Concerning the cutting edge, this feature has a major influence on the performance of the needle and using the optical measurement process, the edge can be easily displayed and measured. The measurement of the edge is conducted using 500 profile lines that are placed across the edge to show an edge radius of 4.35µm.

    From a cutting edge and surface finish perspective, customers can use a 3D model of the cutting edge to place a measurement line directly along the cutting edge and measure the roughness and chipping along the edge. In this case, the measurement is shown as 0.977µm Ra. It is also possible, using the same method, to measure the roughness on the outside and inside of the needlepoint in any direction.

    Using the Bruker Alicona InfiniteFocusSL, it is possible to measure the total geometry of features such a sphere and cylinder using 3D geometry measurement tools as shown above. In this case, the image shows a radius of 382.54µm.

    This example from a Bruker Alicona end-user that is actively applying optical metrology as a tool to assess the geometric elements of its medical devices, is a clear way to identify that the smallest and most complex of devices conform to design and manufacturing tolerances. This method of measurement also provides an opportunity to understand why a product fails during the penetration and track force test.

     

     

    https://cdn.mtdcnc.global/cnc/wp-content/uploads/2020/06/02153713/Picture2-640x360.jpg

    Bruker Alicona proves its point at the sharp edge of measurement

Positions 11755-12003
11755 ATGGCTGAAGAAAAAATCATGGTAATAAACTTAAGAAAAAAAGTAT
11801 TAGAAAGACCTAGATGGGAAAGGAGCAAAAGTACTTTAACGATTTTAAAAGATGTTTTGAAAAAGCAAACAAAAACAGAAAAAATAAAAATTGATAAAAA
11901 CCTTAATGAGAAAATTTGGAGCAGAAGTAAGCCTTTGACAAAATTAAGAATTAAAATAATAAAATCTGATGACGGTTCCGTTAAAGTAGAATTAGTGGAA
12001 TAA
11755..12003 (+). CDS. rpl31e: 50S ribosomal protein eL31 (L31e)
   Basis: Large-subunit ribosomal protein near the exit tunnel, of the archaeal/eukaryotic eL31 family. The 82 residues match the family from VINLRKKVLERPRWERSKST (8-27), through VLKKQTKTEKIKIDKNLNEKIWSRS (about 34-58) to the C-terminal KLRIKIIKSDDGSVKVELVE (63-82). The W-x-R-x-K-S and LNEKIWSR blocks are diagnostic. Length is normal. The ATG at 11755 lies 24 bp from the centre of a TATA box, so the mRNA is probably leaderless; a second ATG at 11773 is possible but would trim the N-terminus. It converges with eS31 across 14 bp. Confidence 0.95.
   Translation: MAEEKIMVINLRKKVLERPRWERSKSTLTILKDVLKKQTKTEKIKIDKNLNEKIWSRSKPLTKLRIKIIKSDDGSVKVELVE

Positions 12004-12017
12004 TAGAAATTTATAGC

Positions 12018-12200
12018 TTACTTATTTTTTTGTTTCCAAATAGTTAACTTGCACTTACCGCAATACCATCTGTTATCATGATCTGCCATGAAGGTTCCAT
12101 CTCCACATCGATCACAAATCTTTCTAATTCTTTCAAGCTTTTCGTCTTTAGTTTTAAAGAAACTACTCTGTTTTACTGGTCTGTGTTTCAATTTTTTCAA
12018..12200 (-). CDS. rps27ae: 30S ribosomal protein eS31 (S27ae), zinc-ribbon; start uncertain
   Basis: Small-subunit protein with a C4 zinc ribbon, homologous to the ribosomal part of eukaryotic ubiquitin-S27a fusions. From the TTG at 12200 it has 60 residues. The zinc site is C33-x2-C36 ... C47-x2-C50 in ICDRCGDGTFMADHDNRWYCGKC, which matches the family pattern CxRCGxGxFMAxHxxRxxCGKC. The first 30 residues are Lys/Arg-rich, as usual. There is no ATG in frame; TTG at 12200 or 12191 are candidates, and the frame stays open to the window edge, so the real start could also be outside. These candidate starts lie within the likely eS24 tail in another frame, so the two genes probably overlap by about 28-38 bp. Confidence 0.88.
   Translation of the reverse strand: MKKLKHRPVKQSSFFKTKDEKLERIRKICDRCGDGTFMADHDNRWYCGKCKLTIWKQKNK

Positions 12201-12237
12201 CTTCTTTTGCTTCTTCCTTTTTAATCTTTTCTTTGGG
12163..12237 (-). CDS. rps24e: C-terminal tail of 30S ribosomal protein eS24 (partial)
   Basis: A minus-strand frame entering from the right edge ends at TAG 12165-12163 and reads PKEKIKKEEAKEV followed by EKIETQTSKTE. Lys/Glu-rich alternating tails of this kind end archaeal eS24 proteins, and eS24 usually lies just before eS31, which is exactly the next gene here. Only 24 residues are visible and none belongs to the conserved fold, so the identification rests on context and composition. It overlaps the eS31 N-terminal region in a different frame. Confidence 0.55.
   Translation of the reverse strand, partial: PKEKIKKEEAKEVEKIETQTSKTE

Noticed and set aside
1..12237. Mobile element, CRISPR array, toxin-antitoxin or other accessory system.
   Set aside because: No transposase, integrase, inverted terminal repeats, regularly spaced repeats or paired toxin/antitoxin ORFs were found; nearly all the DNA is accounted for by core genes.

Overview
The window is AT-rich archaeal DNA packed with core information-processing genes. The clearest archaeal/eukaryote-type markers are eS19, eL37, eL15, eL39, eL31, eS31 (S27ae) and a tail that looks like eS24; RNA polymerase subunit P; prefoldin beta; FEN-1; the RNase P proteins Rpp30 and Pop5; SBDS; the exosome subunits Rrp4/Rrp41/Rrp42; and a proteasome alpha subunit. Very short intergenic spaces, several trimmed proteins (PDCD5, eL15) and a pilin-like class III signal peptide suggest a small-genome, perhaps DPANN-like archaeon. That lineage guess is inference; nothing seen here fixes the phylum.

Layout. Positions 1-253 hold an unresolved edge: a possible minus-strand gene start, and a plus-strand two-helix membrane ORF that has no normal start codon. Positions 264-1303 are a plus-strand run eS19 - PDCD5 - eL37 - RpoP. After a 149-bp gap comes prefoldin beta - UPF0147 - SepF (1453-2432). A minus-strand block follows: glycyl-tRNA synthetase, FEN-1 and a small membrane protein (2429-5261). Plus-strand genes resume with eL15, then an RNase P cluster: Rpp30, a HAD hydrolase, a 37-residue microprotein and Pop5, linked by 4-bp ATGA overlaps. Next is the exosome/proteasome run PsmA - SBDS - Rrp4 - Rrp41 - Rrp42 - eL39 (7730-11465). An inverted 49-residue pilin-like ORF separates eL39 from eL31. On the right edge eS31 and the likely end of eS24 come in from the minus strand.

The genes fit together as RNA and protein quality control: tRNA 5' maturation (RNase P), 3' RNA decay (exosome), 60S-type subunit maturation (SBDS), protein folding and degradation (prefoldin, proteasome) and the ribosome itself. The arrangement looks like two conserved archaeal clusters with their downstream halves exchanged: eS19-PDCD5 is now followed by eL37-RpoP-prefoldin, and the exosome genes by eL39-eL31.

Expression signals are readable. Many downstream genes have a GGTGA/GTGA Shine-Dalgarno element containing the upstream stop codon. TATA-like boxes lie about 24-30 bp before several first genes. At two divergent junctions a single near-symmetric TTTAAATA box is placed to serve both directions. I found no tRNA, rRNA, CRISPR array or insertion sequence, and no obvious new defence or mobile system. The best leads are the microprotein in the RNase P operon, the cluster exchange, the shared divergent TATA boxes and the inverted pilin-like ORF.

The effectiveness of both cannula and injection needles are tested using the measurement of penetration force and track force in a well-established and standardised technique. Could you imagine the pain and discomfort that you could endure if such stringent testing was not being undertaken?

    The results of the testing process indicate if the product is suitable for patient use or not by measuring the force needed for insertion. If a device fails this test, there is a need to understand the reason why it has failed and to optimise the manufacturing process so that failures are reduced. The performance of these meticulously manufactured and inspected devices include testing of the sharpness of the tip, the cutting-edge radius, burrs on the inner and outer surfaces and also the surface finish of the needle.

    Each of these specific features and the respective testing must adhere to the most scrupulous, diligent and conscientious manufacturing specifications and processes. Like any manufacturing process, there are on occasions failures, which raises the question of what can be done to find the cause of the problem if the needles fail the test?